In today's edition of PPH, Rebekah Metzler looks back at the 111th Congress and Sen. Collins' role within it.
On the one hand, the piece isn't Nemitz or Wickenheiser-style hagiography--it's not a gushing, completely one-sided take on the last two years. Critical voices are included and a couple of embarrassing facts even get mentioned.
So in the context of PPH's recent history, it counts as a genuine step in the right direction.
Still, it privileges Collins' point of view, omits key context and engages in revisionism in ways that just about always seem to reinforce Collins' centrist branding.
And while no Maine political reporter who wants continued access to the junior senator is likely to undercut the "Collins-as-moderate-nonideological-pragmatist" narrative too often, Metzler seems to go out of her way to reinforce it. Even when the facts cut against it.
A few observations:
--On the stimulus, Metzler leads off by noting Collins' opposition to new grass for the national mall, implying that a lot of projects she objected to were dubious if not downright frivolous. In truth, the cuts she insisted on were deep and substantive.
--The piece implies that Collins replaced these supposedly frivolous stimulus initiatives with "traditional infrastructure" projects. In reality, Collins voted against $25 billion in highway, mass transit, water and sewer spending. The net effect of her involvement in stimulus debate was massive cuts to (for example) special education funding, LIHEAP and home weatherization programs. Any of which would have been roughly as stimulative as infrastructure spending.
--In Metzler's piece, we learn that Collins was denied votes on several amendments during the health care debate. But we are never told that this happened after the junior senator had spent months working to delay, dilute and kill the bill. Or that the amendments were effectively poison pills since Collins was still committed to voting against the bill even if they passed.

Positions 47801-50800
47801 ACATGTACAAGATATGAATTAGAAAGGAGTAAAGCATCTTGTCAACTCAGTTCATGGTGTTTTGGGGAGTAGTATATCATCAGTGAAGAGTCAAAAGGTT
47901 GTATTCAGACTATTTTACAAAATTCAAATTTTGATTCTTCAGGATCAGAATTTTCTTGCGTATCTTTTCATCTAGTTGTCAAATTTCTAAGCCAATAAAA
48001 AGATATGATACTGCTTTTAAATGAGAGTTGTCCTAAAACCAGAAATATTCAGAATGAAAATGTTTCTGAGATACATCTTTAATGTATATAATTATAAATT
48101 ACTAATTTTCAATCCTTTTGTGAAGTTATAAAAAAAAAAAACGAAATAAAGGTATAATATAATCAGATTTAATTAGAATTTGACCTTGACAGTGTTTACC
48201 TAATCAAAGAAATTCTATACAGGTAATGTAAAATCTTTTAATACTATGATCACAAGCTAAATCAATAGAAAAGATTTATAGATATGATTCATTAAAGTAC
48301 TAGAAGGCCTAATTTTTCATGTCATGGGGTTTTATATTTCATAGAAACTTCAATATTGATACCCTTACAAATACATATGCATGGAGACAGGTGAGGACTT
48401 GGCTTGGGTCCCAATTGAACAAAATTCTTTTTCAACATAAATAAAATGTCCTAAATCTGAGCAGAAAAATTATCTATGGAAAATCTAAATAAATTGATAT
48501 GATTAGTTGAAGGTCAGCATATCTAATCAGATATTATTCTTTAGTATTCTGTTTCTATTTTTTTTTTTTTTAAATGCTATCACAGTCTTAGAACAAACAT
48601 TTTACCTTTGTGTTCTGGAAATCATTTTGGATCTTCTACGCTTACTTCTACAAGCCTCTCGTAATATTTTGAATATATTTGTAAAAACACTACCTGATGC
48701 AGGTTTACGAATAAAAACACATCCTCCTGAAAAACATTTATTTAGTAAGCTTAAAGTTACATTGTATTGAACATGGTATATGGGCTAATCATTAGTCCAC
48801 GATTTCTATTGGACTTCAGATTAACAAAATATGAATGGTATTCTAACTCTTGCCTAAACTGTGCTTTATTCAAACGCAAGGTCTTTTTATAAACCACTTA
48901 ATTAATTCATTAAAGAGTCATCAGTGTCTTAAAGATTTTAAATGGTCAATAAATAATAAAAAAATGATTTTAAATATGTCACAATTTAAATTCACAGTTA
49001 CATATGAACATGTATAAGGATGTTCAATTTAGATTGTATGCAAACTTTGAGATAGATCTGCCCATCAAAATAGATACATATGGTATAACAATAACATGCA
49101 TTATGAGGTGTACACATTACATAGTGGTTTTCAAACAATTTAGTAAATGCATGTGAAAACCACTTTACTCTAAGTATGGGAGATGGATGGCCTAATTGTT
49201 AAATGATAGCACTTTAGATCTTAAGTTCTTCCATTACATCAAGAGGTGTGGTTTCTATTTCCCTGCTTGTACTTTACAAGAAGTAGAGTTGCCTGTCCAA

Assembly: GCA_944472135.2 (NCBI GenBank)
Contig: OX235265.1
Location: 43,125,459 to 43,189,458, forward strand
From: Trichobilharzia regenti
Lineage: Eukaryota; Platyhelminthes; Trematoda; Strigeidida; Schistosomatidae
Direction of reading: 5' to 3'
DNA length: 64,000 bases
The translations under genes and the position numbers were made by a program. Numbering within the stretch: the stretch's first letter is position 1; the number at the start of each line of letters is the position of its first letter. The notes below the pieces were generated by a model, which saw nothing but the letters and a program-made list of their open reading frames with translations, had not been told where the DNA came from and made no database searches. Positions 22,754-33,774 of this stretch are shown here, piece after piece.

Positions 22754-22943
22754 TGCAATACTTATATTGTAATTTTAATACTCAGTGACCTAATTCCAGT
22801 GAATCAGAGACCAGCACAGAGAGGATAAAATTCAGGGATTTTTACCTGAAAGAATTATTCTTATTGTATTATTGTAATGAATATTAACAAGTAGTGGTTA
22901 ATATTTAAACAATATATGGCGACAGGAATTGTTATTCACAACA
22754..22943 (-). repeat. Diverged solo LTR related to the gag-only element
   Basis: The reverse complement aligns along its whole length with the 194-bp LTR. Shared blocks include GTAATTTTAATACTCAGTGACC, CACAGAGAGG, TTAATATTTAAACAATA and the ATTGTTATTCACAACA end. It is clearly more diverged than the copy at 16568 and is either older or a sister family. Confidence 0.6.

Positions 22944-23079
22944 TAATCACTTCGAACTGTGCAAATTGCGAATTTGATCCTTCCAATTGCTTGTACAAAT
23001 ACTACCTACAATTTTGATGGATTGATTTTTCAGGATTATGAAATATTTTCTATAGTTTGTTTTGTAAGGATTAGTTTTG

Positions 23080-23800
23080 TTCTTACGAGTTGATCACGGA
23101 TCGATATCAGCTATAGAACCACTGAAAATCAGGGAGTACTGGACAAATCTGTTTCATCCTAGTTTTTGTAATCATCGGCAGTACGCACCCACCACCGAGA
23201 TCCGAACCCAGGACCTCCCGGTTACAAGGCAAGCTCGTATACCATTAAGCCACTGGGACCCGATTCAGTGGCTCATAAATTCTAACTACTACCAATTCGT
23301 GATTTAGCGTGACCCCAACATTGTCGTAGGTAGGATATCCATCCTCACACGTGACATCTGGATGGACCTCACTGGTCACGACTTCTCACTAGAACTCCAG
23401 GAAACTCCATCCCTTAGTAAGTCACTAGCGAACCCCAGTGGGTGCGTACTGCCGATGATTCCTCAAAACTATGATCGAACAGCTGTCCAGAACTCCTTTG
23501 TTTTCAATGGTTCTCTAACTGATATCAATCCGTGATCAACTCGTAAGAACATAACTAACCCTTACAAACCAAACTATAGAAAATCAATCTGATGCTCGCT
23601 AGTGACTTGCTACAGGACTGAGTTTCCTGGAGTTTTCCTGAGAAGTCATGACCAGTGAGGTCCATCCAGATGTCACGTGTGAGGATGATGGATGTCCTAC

--Metzler never spells out that Collins voted to block even a vote on the health care bill, after characterizing health care as a key issue during her 2008 campaign and calling candidate Obama's plan "pretty good" and one she was open to supporting.
This enormous flip-flop on the biggest policy issue in years has (as far as I know) literally never been mentioned in the Maine media. The silence on the subject from the Maine press is, to put it plainly, scandalous.
--Metzler finds plenty of space to trumpet the junior senator's bipartisan moderate centrist credentials. But there isn't even a passing mention of her disingenuous ultra-partisan ravings in the wake of the Christmas Day bombing.
It wasn't a piece of legislation, but it was an important national story and Collins was at the center of it. It deserved to be included in any survey of her activity since 2008.
We've invited Metzler to share her comments about our thoughts. If she takes up the offer, we'll let you know.